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August 1985

Comparison of the Optic Nerve Head in High- and Low-Tension Glaucoma

Author Affiliations

From the William and Anna Goldberg Glaucoma Service and Research Laboratories of the Wills Eye Hospital, Philadelphia. Dr Caprioli is now with Yale University School of Medicine, New Haven, Conn.

Arch Ophthalmol. 1985;103(8):1145-1149. doi:10.1001/archopht.1985.01050080057020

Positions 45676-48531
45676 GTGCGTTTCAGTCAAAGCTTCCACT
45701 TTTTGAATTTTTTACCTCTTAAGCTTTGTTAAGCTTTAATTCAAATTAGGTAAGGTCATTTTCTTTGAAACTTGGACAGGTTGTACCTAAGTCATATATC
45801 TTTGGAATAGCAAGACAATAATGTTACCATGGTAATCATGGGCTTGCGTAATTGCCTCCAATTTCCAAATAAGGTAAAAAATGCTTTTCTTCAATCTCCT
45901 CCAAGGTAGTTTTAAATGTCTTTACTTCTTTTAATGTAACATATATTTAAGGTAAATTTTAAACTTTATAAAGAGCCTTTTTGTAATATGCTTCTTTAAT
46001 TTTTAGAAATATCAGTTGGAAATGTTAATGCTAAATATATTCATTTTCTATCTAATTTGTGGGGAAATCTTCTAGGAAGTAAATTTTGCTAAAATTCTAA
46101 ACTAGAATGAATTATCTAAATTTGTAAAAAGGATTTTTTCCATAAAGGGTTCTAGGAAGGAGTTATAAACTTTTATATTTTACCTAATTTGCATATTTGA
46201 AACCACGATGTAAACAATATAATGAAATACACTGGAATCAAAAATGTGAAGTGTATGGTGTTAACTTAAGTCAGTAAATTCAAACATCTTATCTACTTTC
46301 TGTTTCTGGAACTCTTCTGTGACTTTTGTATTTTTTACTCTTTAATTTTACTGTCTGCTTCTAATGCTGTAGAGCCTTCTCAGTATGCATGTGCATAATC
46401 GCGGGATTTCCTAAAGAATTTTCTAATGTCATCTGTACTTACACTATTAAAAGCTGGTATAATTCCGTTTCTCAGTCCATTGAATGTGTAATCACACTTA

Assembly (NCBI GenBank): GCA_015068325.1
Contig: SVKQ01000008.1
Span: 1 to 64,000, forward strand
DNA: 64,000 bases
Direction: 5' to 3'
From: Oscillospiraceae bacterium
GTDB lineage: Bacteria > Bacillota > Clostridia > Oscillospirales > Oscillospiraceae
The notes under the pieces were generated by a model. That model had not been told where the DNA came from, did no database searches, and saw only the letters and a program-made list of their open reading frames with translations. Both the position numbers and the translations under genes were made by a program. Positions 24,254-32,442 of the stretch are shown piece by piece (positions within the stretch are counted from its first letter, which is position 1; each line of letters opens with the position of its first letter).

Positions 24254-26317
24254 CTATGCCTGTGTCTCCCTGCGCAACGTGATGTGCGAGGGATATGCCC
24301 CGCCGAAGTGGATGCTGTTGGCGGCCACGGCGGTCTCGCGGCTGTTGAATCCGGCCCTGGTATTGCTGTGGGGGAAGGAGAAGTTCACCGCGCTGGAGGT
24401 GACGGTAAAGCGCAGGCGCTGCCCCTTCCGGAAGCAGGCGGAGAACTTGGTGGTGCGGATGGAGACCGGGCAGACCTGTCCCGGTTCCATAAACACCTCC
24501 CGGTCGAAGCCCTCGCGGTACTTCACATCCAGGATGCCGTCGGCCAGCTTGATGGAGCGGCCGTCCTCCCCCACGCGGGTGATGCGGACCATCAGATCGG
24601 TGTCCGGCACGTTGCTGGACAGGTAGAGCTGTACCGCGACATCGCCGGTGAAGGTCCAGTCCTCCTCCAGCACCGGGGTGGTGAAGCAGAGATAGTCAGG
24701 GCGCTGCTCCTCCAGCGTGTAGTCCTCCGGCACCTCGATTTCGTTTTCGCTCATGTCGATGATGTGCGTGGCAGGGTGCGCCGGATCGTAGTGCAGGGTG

• The optic nerves of 34 eyes of 34 patients with low-tension glaucoma were compared with those of 41 eyes of 41 patients with high-tension glaucoma. Mean intraocular pressure in the low-tension group was 16.9 ± 0.7 mm Hg (mean ± SEM) compared with 31.7 ± 0.8 mm Hg in the high-tension group. Mean total visual field loss was not significantly different in the two groups, as determined by computerized threshold perimetry (OCTOPUS). The optic disc rim in low-tension eyes was significantly thinner than in high-tension eyes (P =.018); the largest difference occurred inferiorly and infero-temporally (P <.001). The appearance of the optic nerve is useful to distinguish between these two subtypes of glaucoma and may be a more meaningful indicator than intraocular pressure. Our findings support the hypothesis that there are at least two different mechanisms for optic nerve damage in glaucoma.

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